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OHSU Hospitals Expand RFID Deployment

Oregon Health & Science Healthcare continues to find additional uses for its AeroScout Wi-Fi system, five years after it was first installed.
By Claire Swedberg
Sep 30, 2010Five years ago, Oregon Health & Science University (OHSU) Healthcare was among the early adopters of radio frequency identification, using Wi-Fi-based tags to track assets around its facilities. The organization—which operates OHSU Hospital and OHSU Doernbecher Children's Hospital at its Marquam Hill Campus, in Portland—already had a Cisco Unified wireless network in place when it selected a tracking solution from AeroScout, with RFID tags that would speak to its existing Cisco nodes.

The hospital is more than just an early RFID adopter, says Joel Cook, AeroScout's health-care solutions marketing director. "It takes a methodical approach to adoption," Cook states, and OHSU continues to evolve as it adopts technology at a measured pace. Beginning with several hundred items—mostly infusion pumps—the hospital ensured that the system worked, and then began gradually adding more tags to such items as specialty beds and wheelchairs. The facility has tagged 2,500 mobile assets to date, and expects to have tagged another 1,000 such items by the end of this year.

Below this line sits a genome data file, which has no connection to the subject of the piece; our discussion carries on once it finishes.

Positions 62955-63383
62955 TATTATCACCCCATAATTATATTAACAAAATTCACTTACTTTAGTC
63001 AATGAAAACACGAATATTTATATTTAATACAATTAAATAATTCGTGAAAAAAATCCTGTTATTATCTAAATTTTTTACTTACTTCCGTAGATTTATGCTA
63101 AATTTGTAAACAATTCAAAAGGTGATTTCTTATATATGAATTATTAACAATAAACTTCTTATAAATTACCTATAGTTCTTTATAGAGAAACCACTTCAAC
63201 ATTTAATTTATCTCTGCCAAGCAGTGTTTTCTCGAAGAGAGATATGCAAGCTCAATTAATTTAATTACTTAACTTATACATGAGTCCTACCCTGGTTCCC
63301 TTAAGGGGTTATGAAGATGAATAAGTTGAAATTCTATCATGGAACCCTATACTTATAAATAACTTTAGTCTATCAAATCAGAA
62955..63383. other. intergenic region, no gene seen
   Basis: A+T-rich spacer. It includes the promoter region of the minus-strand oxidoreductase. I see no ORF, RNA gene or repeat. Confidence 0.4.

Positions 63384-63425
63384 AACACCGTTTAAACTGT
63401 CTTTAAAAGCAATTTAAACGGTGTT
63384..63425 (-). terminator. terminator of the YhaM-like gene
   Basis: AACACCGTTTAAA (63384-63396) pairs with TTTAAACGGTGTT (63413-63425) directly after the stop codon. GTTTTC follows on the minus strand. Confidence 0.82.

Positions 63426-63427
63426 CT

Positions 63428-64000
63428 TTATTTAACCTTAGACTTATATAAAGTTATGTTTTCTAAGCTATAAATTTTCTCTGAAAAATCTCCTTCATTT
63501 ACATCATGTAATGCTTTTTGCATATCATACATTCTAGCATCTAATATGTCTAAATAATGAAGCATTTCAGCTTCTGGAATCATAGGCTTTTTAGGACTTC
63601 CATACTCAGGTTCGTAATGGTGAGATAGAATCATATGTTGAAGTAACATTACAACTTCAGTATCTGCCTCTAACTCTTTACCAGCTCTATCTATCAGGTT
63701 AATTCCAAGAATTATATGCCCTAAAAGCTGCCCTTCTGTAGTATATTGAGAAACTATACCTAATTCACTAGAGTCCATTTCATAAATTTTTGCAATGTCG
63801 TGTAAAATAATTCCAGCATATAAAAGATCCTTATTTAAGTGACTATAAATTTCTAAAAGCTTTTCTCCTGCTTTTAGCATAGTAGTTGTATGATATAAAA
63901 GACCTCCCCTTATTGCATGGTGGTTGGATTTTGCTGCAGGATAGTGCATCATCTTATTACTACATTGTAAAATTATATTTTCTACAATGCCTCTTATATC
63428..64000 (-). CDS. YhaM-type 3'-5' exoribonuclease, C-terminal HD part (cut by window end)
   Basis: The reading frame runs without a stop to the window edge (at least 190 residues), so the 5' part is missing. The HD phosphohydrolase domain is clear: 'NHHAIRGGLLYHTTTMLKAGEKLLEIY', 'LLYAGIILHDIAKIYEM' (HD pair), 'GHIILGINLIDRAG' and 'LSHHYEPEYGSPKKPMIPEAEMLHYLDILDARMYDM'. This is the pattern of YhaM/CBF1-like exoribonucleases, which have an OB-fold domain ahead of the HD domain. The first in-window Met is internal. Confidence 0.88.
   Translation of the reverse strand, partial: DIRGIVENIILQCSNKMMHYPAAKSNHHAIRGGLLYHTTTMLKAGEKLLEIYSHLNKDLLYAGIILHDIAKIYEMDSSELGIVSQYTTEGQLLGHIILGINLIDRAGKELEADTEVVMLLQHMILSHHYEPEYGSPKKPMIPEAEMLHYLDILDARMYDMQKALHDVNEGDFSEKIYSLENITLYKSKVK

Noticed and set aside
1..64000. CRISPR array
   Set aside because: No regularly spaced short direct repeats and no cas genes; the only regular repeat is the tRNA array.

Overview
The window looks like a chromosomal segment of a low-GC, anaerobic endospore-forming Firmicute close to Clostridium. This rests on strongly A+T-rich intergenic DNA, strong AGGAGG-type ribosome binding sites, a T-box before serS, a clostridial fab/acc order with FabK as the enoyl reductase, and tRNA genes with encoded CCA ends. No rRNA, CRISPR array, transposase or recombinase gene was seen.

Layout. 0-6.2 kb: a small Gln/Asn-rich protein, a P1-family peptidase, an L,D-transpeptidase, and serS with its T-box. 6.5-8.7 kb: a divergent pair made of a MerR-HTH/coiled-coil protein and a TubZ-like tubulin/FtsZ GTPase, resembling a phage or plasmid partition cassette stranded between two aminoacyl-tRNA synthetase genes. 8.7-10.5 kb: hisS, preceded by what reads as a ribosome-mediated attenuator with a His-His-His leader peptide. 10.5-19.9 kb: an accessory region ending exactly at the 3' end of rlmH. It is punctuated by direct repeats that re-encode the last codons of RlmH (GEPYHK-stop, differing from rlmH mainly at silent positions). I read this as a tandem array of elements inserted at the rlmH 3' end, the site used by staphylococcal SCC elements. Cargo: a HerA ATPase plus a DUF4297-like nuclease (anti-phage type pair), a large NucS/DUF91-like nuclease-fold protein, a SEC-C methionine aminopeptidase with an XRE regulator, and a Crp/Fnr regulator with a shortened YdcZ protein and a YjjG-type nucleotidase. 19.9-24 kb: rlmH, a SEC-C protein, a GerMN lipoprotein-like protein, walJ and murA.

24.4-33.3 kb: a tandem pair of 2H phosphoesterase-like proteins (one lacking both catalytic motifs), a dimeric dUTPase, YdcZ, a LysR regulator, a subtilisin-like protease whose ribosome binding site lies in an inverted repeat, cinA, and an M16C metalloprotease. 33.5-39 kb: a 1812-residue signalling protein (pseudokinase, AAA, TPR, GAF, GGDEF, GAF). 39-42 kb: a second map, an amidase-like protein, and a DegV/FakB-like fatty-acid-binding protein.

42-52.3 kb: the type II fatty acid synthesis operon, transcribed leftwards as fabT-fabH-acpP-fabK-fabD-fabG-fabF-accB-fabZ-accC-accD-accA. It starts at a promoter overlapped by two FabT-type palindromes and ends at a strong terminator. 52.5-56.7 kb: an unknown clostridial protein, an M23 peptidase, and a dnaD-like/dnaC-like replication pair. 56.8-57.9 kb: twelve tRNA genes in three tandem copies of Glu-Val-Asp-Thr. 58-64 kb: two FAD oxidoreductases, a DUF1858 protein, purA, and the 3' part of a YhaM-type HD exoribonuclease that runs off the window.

DennisMinsent, OHSU's director of clinical technology services
From the onset, the hospital aimed to reduce the time staff members spent seeking equipment at its Portland facilities, says Dennis Minsent, OHSU's director of clinical technology services. The AeroScout Wi-Fi T2 tags transmit a unique ID number to the medical center's existing Cisco Wi-Fi nodes, which forward that ID to AeroScout's MobileView software, residing on the hospital's back-end system, where the tag's location is pinpointed on a map of OHSU's nine buildings, which range from five to 14 stories in height. Nurses using the system were able to reduce the time they spent walking the floor in search of equipment.

After five years of utilizing the technology throughout its nine-building campus, Minsent says he doesn't measure the system's success in terms of numbers. It was not a return on investment he was watching for, he notes, but rather greater one-on-one time between patients and nurses.

Initially, the system was installed to track the locations of assets across OHSU's nine buildings, which comprise a total of 1,091,211 square feet. But shortly after that installation, the hospital began installing AeroScout T5 sensor tags within its coolers—both refrigerators and freezers—to track the temperatures of the units that stored pharmaceuticals, lab specimens, breast milk and food. "We needed a system to easily document and track temperatures," Minsent says, "as well as comply with regulatory issues."

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